Prior to the passage of the Tax Relief Act, beginning in 2012, the Section 179 expensing limit was scheduled to revert to $25,000 and the phase out threshold was scheduled to revert to $200,000. For tax years beginning in 2012, the Tax Relief Act provided that the Section 179 expensing limit will be $125,000 (indexed yearly for inflation) and the phase-out threshold will be $500,000 (indexed yearly for inflation). After 2012, the Section 179 expensing limit will revert to $25,000 (not indexed for inflation) and the phase out threshold will revert to $200,000 (not indexed for inflation).
In order to best take advantage of the increased 2011 and 2012 Section 179 expensing increases, taxpayers should carefully plan their purchases. For example, if a taxpayer knows that the taxpayer’s business will require $650,000 of Section 179 property, that taxpayer should attempt to purchase and place into service property worth $500,000 in 2011, $125,000 in 2012, and $25,000 in 2013, if possible. By deferring purchases in this manner, the taxpayer will be able to expense his or her purchases in full.
100% Exclusion on Gain from Sale of Qualified Small Business Stock
Qualified small business stock is the stock of a C corporation the gross assets of which do not exceed $50 million. Such stock must generally be acquired at its original issuance. Additionally, the corporation issuing the stock must meet certain requirements as an “active” business.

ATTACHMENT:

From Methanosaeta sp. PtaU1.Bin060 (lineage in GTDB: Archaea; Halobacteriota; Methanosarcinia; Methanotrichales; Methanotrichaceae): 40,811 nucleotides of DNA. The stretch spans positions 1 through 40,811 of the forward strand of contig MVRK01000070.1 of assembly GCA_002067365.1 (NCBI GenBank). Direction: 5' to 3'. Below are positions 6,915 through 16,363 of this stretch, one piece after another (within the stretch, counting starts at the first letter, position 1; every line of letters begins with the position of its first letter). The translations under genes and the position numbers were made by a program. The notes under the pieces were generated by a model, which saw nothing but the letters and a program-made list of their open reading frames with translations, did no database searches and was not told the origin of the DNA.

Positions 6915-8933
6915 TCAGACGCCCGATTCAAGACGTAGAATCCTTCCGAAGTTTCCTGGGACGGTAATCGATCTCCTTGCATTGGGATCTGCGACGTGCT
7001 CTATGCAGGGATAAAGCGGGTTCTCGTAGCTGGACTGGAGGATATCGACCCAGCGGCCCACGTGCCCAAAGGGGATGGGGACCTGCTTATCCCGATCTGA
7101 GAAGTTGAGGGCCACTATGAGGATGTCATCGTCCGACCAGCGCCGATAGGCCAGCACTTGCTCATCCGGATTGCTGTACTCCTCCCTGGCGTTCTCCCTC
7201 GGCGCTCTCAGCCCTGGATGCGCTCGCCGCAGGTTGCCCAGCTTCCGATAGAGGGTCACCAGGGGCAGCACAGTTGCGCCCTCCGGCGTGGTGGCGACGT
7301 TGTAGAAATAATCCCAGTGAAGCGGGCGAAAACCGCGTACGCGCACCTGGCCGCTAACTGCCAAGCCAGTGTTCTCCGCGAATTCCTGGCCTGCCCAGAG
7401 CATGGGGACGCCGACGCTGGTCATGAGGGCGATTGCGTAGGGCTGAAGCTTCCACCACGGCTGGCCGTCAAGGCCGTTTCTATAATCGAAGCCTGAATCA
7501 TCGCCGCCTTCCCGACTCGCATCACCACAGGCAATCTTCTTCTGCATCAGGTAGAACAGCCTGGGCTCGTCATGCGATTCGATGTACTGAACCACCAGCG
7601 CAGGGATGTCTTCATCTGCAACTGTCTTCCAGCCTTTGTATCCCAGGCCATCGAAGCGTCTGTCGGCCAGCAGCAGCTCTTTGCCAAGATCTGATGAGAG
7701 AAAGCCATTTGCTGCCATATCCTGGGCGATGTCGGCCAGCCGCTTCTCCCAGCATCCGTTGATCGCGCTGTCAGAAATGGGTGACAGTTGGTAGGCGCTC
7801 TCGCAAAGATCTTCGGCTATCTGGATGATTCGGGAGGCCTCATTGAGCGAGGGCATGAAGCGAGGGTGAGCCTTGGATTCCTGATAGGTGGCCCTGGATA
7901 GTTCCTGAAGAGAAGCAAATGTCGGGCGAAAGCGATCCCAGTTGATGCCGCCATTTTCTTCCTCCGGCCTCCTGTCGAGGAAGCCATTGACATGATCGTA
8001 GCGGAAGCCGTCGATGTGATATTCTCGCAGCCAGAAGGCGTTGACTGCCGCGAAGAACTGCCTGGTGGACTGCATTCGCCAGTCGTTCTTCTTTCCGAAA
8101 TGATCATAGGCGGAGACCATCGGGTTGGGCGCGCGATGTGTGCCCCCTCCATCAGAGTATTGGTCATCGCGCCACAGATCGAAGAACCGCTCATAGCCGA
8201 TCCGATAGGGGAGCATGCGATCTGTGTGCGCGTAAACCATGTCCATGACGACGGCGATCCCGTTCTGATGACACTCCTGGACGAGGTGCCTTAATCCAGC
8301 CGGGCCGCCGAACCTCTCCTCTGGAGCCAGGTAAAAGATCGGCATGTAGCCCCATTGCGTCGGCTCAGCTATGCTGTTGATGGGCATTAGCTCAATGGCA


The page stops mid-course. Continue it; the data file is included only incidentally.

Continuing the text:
Prior to the Small Business Jobs Act, individuals were allowed to exclude 50% of the gain realized on the sale of qualified small business stock (60% for Empowerment Zone qualified small business stock) that had been held for more than five years. However, the entire 50% was not eligible for exclusion by taxpayers subject to the AMT. Temporary legislation served to increase the excluded amount to 75% for qualified small business stock acquired after February 17, 2009, and before January 1, 2011. However, taxpayers subject to the AMT were still not eligible for the full 75% exclusion.
Under the Small Business Jobs Act, 100% of gain realized from the sale of qualified small business stock acquired after September 27, 2010 and before January 1, 2011, and held for more than five years, was excluded from taxation by both taxpayers subject to regular tax and taxpayers subject to AMT. The Tax Relief Act extended this 100% gain exclusion to the sale of qualified small business stock acquired before January 1, 2012.
As stated, this provision only applies to the disposition of qualified stock acquired before 2012. However, the President’s proposed budget includes a provision that would make the exclusion of gain on the sale of qualified small business stock permanent.
The research credit authorized by Internal Revenue Code Section 41, which has been regularly extended since 1981, was once again extended by the Tax Relief Act. The credit, which expired on December 31, 2009, was extended by the Tax Relief Act through December 31, 2011 and is effective for amounts paid or incurred after December 31, 2009